State lawmakers urge better mental health resources for health care workers

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As 50 Kaiser Permanente clinicians who serve more than 260,000 patients throughout the islands continue an open-ended strike, 15 Hawai‘i state legislators on Tuesday signed a letter addressing the increasing challenges faced by health care providers specifically relating to mental health.

The legislators are encouraging health care management and insurers to take the necessary steps to protect health care workers and consequently improve patient care.

Members of the National Union of Healthcare Workers picket Sept. 29 in front of the Kaiser Permanente clinic in Hilo. File photo by Nathan Christophel/BigIslandNow.com

In the letter, dated Oct. 5 and addressed to Greg Adams, chairman and chief executive officer of Kaiser Foundation Health Plan; Dr. Ramin Davidoff, executive medical director of Southern California Permanente Medical Group; and Dr. John Yang, president and medical director of Hawai‘i Permanente Medical Group Inc., the legislators say families throughout the state are facing historic challenges that impact their mental health, including the COVID-19 pandemic, climate change and economic uncertainty.

“As a result, our behavioral health care system is under increasing stress,” the letter reads. “Our state is taking action — we’ve made investments in mental health programs and made culturally competent care a priority in our communities. But we can’t do it alone — health plans and insurers need to step up.”


The letter says the legislators have been troubled for years by reports of a worsening mental health crisis aggravated by systemic lack of investment and called out Kaiser for being recently cited by the National Committee for Quality Assurance for violating national timely access standards for mental health care and placing the health care provider under a corrective action plan.

“According to (the National Committee for Quality Assurance), Kaiser has understaffed its mental health services for years, has failed to take effective measures to correct the problems and has allowed the problems to worsen during the pandemic,” the letter says. “Today, Kaiser is the only health plan in Hawai‘i that’s been placed under corrective action by (the National Committee for Quality Assurance).”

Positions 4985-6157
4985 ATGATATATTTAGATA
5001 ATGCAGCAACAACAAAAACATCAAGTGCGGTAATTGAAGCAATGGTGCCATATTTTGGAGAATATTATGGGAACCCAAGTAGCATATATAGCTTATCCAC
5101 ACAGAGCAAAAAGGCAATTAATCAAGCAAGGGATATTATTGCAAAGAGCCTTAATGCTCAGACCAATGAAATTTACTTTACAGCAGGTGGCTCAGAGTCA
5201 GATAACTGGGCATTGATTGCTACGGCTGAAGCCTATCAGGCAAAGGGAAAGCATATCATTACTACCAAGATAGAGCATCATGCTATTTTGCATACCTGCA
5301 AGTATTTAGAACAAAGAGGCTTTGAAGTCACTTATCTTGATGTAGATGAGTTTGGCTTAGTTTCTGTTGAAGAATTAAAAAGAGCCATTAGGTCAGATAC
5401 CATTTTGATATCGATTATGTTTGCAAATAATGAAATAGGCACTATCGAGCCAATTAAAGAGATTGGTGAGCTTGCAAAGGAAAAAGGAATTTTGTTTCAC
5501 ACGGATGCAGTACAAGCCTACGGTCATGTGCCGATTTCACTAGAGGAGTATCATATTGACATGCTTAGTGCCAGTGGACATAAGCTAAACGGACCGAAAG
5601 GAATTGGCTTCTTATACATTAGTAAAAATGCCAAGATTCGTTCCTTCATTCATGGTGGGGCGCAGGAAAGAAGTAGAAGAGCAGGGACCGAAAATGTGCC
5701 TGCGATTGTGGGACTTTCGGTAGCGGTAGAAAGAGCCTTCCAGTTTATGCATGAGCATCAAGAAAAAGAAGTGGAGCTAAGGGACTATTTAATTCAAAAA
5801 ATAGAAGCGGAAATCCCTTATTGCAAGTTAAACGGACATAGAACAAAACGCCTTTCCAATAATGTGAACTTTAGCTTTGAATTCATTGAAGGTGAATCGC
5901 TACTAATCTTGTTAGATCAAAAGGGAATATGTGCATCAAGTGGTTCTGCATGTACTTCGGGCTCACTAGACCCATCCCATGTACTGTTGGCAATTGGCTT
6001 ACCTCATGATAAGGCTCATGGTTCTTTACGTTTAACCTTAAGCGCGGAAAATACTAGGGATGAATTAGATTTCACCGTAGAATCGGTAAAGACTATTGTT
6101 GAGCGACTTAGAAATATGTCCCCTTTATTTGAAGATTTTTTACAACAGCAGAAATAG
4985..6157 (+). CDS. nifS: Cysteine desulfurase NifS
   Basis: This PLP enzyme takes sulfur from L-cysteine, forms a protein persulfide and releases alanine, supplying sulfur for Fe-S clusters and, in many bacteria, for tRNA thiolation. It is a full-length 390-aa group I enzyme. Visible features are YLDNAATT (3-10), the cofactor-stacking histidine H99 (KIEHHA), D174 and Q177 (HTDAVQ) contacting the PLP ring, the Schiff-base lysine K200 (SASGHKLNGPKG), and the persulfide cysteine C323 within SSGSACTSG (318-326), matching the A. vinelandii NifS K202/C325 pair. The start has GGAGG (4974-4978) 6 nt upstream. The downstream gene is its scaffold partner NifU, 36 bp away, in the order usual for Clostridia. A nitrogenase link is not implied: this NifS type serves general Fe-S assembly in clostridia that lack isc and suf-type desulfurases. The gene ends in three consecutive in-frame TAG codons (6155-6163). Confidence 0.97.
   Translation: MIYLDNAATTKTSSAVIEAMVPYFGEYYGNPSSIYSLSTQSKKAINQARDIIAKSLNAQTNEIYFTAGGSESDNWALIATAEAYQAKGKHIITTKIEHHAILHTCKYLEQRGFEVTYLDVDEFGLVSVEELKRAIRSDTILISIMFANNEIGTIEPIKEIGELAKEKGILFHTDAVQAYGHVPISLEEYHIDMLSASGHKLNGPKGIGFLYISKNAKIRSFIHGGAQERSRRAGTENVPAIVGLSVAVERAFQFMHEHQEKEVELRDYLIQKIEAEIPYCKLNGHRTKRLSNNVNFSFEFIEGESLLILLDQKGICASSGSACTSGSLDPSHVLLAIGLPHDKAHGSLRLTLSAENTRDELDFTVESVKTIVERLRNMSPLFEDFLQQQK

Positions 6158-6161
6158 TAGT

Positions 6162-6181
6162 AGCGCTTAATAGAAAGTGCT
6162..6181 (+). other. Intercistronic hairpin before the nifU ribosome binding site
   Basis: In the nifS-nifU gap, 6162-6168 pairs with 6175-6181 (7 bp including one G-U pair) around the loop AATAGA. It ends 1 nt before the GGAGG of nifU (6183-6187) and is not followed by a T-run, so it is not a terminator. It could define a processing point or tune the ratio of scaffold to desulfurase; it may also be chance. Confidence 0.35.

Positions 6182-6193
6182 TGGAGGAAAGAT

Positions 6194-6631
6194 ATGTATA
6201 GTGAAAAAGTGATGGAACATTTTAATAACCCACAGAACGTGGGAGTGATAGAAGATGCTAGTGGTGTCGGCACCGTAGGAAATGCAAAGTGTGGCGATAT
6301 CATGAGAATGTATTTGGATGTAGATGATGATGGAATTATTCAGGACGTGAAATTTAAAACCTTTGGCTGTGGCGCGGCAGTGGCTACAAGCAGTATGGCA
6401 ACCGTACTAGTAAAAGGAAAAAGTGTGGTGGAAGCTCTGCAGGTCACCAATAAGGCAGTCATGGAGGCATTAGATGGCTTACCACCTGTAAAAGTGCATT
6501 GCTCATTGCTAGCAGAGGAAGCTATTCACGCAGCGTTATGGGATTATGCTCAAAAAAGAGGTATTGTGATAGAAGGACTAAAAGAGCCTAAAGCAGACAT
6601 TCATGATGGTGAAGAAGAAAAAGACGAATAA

The legislators say in the letter that must change — now.


“Kaiser enrollees deserve to receive medically-necessary mental health services,” the letter says. “Timely care is required by state and federal law. It is also essential for protecting the well-being of individual patients, our communities and our state.”

The legislators applaud the striking clinicians at Kaiser for standing up for their patients.

“We call on Kaiser Permanente to resolve the strike in and to match the state’s commitment to investing in timely, accessible mental health care,” the letter says. “Finally, we call on state and federal regulators and other public officials to vigorously enforce all laws protecting patient rights.”


The letter was signed by state Rep. Nicole Lowen of the Big Island as well as Reps. Amy Perruso, Jeanne Kapela, Angus McKelvey, Linda Clark, Dee Morikawa, Dale Kobayashi, Sonny Ganaden and Sam Kong and state Sens. Laura Acasio and Lorraine Inouye of the Big Island as well as Sens. Rosalyn Baker, Bennette Misalucha, Kurt Fevella and Mike Gabbard.

Kaiser and the National Union of Healthcare Workers, which the Kaiser clinicians joined four years ago, are currently bargaining over a new contract. This is the second time this year that clinicians have left their offices and took to the picket line in Hawai‘i.

The most recent strike in Hawai‘i comes as more than 2,000 therapists in Northern California continue an open-ended strike of their own in an effort to get Kaiser to improve access to mental health care there.

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